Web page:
Hensley said they later let Mallott in, but as a representative of the Five Chiefs of the Yakutat.
ANCSA’s passage in 1971 established Native corporations. Mallott became a founding board member of Southeast Alaska’s regional corporation, Sealaska, and its top executive in the 1980s.
In 1985, Sealaska was the biggest of the Native corporations. He explained how creating the corporations served as more than a one-time payout.
“The benefits of the claims settlement act shouldn’t benefit just a single generation of Native people. That there ought to be a way to maintain the corpus — the land and the money — in mechanisms that would allow them to be used to flow, the continuing benefits of ANCSA, through succeeding generations. That the accident of history shouldn’t determine who participated in ANCSA.”
Hensley said there is a specific piece of ANCSA that was very contentious but has since led to the pooling and sharing of billions of dollars among Native corporations. Hensley said Mallott was instrumental in negotiating this revenue sharing part of the law, sometimes referred to as 7(i).
Mallott oversaw the creation and growth of a Sealaska shareholders’ permanent fund and a corporate investment portfolio worth over $100 million, according to an old professional biography on file at the Alaska Permanent Fund Corp.
Mallott was appointed to relatively new permanent fund corporation in 1982. He retired from the Sealaska executive position in 1992, but stayed on the board until 2014. He became the Permanent Fund Corp.’s top executive in 1995. He had a stint in the ’90s as the mayor of Juneau, too.
More recently, Mallott ran for governor. He won the Alaska Democratic Party’s nomination in 2010 and 2014. He didn’t win, but became lieutenant governor in the second run by merging his campaign with independent candidate Bill Walker.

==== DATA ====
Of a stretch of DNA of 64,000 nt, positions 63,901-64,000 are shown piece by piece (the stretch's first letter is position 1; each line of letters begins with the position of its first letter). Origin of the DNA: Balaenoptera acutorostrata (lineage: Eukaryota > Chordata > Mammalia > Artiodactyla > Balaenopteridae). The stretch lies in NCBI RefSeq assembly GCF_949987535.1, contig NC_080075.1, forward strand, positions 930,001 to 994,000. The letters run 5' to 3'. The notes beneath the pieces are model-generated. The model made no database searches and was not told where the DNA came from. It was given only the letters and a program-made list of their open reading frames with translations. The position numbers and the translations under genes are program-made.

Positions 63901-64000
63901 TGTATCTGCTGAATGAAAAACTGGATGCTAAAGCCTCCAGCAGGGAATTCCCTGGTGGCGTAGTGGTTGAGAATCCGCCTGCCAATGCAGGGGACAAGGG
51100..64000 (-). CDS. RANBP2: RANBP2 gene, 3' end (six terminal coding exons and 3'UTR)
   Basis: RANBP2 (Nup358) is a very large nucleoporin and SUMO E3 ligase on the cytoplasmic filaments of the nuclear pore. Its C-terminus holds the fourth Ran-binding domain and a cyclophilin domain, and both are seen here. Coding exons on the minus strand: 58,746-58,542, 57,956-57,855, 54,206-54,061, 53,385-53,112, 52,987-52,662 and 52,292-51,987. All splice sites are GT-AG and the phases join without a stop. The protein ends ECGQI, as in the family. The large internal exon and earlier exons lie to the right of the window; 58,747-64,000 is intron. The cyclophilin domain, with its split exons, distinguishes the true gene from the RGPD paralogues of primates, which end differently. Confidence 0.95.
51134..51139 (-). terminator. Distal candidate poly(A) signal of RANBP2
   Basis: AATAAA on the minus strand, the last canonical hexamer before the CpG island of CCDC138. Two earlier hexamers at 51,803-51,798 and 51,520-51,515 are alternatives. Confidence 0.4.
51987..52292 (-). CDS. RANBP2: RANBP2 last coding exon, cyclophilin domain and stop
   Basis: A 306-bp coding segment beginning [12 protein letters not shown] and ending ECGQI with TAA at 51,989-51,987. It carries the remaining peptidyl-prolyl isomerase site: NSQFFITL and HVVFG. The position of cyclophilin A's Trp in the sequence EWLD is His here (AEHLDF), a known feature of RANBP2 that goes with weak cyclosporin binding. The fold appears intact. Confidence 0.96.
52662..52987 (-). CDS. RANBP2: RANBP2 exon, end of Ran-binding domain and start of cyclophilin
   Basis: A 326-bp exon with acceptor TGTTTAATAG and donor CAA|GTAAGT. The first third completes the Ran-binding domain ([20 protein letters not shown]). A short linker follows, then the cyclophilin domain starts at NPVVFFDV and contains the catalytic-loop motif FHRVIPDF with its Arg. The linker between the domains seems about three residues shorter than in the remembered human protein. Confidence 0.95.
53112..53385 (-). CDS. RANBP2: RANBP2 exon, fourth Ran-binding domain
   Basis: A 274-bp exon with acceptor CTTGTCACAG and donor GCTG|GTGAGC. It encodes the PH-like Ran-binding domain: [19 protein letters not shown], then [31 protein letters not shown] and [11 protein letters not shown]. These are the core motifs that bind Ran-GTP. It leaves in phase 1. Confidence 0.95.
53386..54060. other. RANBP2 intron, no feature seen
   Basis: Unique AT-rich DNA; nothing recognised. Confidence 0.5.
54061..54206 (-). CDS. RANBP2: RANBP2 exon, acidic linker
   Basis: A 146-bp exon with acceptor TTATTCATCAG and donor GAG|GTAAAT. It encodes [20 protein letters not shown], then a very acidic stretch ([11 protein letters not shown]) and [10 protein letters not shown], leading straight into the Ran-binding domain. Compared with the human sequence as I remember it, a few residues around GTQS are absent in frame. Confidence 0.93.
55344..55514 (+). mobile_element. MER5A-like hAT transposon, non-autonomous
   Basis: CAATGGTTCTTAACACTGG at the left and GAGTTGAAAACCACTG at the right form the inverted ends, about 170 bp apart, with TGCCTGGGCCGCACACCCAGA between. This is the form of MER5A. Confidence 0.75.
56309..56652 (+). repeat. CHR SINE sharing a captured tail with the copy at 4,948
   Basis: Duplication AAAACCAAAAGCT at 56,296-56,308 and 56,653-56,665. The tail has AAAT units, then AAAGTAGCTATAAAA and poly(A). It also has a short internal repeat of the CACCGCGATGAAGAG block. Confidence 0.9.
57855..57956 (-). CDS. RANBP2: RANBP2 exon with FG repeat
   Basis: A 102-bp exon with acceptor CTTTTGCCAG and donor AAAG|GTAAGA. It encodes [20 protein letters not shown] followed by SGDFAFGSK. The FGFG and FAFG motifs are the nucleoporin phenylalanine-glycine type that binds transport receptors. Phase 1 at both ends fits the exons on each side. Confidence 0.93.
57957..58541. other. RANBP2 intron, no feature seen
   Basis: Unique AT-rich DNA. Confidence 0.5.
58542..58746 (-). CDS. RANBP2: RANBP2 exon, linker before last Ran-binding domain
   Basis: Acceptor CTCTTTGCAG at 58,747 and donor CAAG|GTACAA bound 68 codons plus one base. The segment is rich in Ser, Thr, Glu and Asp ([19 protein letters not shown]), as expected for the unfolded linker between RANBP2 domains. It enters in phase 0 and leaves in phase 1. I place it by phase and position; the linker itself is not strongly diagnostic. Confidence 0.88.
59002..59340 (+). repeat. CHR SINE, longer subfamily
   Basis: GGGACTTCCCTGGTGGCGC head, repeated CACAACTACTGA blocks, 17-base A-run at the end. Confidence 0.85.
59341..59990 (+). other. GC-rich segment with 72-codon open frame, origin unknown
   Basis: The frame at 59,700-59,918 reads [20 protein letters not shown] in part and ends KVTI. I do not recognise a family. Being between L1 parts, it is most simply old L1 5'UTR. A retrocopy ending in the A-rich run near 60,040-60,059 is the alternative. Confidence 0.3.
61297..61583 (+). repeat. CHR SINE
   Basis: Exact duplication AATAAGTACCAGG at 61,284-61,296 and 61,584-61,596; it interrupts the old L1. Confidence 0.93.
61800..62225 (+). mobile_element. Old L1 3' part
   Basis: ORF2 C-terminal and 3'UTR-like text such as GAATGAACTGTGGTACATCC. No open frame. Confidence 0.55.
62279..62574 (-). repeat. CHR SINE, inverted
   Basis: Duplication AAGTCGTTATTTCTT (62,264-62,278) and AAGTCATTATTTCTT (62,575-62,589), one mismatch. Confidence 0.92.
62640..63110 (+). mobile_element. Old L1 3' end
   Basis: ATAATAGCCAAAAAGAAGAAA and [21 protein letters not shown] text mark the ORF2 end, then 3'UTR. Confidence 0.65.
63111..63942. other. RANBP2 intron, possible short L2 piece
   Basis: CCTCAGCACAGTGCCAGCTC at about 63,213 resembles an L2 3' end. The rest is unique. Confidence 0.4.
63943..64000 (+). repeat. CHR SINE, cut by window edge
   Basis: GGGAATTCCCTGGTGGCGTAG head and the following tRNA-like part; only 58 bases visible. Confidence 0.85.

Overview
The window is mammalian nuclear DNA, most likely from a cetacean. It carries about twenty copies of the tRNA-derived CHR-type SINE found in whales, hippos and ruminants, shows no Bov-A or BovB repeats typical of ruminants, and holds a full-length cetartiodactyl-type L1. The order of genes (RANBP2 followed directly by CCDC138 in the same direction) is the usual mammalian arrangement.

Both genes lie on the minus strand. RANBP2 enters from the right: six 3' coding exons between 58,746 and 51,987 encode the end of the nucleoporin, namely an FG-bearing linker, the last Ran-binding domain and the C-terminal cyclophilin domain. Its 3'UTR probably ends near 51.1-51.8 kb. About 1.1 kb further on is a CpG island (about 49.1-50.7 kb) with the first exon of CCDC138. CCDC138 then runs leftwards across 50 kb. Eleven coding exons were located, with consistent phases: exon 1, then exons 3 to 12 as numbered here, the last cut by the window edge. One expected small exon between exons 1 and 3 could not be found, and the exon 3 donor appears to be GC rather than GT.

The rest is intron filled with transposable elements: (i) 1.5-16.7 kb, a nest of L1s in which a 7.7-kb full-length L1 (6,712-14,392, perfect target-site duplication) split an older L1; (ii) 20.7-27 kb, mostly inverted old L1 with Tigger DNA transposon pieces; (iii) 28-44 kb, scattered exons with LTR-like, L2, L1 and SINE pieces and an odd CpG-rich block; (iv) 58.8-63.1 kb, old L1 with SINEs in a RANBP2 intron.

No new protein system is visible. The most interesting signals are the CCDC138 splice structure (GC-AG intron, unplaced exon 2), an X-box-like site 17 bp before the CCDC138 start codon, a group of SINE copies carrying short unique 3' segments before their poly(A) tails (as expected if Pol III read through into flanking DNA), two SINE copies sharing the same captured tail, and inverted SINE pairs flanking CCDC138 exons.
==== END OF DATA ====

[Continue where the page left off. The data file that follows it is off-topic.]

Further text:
Mallott’s message at the time was that joining Walker’s nonpartisan campaign was what was right for Alaska. Four years later, he resigned abruptly after making what Walker called inappropriate comments.
Claire Richardson, his chief of staff, said the circumstances of his resignation shouldn’t overshadow his life. She said, there’s a lesson in taking immediate responsibility for your actions.
“To know that there are men who make mistakes, and the ones who actually own up to it are the ones that I think we can look at and remember not just that moment, but the 50 years of public service and the good that he did for so many people” she said.
Mallott died after a heart attack on May 8, 2020.
Just the day before, Hensley had been texting Mallott about mourning another friend.
“And Byron’s response was, ‘My friend, we also have lived life fully, made a few contributions and are still going strong! I hope that is a good thing.’ … And now he’s gone. It’s so sad.”
Gov. Mike Dunleavy ordered U.S. and Alaska flags to half-staff for a week, through sunset Friday, May 15.
He is survived by his wife, Antoinette, four siblings, five children and their families.
Mallott’s family doesn’t have plans for memorial services yet because of the pandemic. Anthony Mallott said his father would have wanted fun and memory-filled events in Yakutat, Juneau and Anchorage. The family has set up a memorial fund in his name through the Juneau Community Foundation. Mallott’s family said condolences may be sent to the home address, 102 Cordova Street in Juneau.